When: Wednesday November 16th, 2011 (2:00-4:00pm)
Speaker: Lori Gruen (Environmental Studies, Wesleyan)
Ethical arguments for considering the claims of the more-than-human world have tended to parallel arguments that extend ethical consideration outward from those who occupy the moral center. Expanding the circle is one way scholars and activists have tried to combat what is alternatively termed “speciesism,” “humanormativity,” or “human exceptionalism” – terms that have been used to identify a perceived ethical problem with human attitudes toward and treatment of other animals. Though there are advantages to this argumentative strategy, this talk suggests an alternative in which we come to see ourselves, not just as individual animal beings, but also as inextricably entangled with other animals.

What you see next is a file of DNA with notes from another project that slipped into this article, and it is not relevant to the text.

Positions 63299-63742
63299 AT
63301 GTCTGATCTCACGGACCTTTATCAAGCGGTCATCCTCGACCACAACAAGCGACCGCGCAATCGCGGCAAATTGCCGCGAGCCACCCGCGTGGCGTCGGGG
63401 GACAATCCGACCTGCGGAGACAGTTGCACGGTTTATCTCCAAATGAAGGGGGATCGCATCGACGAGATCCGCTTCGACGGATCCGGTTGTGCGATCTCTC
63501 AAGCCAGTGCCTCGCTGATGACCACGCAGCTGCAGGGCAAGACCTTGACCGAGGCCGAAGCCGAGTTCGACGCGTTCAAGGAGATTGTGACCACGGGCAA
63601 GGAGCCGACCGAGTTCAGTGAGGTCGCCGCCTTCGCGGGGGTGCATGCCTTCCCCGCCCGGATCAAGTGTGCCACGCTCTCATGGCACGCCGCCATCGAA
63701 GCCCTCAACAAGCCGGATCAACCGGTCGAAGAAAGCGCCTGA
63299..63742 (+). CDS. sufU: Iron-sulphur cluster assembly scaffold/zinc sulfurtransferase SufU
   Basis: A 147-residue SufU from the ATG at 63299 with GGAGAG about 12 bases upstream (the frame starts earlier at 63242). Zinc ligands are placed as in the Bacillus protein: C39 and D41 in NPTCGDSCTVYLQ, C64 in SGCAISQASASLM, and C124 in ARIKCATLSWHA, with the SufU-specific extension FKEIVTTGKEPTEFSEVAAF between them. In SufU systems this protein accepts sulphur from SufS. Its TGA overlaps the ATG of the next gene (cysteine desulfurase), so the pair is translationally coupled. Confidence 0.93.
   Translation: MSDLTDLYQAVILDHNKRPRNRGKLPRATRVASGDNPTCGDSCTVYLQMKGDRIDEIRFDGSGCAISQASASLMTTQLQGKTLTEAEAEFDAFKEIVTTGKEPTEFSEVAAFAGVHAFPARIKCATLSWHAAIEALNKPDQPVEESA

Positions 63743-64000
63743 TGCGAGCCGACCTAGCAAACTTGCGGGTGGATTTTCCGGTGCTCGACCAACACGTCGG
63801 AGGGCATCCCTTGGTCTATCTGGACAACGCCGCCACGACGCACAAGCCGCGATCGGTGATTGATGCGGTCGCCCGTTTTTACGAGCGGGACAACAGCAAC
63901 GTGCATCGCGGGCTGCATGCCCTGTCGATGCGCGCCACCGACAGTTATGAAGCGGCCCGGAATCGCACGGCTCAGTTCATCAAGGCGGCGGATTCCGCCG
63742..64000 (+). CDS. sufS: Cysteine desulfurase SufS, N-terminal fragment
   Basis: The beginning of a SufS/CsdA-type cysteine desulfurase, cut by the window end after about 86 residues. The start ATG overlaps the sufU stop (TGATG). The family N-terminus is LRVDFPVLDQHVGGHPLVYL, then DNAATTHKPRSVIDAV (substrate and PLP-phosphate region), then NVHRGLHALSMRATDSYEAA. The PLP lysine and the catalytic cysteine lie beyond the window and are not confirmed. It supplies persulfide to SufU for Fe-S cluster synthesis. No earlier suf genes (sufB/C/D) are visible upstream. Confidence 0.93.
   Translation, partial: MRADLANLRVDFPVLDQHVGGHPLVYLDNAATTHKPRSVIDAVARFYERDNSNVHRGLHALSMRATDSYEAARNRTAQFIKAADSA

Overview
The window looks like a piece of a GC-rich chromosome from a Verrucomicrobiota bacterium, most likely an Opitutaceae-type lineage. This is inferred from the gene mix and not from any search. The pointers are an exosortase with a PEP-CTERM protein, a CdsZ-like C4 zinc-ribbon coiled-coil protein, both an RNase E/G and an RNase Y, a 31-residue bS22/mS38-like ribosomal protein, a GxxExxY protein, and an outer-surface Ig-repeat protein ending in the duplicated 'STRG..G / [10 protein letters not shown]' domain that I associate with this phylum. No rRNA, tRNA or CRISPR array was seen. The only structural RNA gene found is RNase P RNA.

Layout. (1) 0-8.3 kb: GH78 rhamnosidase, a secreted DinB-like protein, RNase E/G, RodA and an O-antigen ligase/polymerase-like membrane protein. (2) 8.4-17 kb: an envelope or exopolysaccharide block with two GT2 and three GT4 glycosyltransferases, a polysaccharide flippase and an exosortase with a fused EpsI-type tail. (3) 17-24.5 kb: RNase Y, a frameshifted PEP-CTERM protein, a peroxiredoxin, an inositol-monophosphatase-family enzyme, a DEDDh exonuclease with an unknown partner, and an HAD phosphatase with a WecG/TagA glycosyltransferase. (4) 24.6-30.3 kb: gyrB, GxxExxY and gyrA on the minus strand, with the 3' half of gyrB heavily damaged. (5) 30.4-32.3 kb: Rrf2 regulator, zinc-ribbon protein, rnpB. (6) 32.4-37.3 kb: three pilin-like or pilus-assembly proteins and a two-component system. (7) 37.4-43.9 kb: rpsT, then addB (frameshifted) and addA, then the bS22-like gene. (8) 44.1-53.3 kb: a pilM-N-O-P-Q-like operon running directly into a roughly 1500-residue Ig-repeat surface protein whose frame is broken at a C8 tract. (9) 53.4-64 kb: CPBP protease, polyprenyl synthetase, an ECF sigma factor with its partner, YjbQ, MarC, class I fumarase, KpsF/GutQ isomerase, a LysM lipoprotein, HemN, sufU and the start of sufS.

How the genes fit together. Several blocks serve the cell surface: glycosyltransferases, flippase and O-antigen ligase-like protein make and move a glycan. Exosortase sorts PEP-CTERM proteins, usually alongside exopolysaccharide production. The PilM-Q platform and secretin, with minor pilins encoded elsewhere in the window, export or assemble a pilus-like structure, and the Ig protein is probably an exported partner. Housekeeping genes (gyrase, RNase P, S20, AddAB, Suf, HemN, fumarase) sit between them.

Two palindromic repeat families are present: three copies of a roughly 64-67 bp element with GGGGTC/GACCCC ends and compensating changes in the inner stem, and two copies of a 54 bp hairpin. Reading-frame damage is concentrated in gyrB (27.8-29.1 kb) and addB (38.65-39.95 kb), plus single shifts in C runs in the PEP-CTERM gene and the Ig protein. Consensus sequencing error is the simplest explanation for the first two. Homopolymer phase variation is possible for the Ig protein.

Lori Gruen is a Professor of Philosophy, Feminist, Gender, and Sexuality Studies, and Environmental Studies at Wesleyan University. Prof. Gruen also co-coordinates Wesleyan Animal Studies and Directs the Ethics in Society Project. Prof. Gruen’s work lies at the intersection of ethical theory and ethical practice, with a particular focus on ethical issues that impact those often overlooked in traditional ethical investigations, e.g. women, people of color, non-human animals. Prof. Gruen is the author of the recently published Ethics and Animals: An Introduction.Lori Gruen: Official Website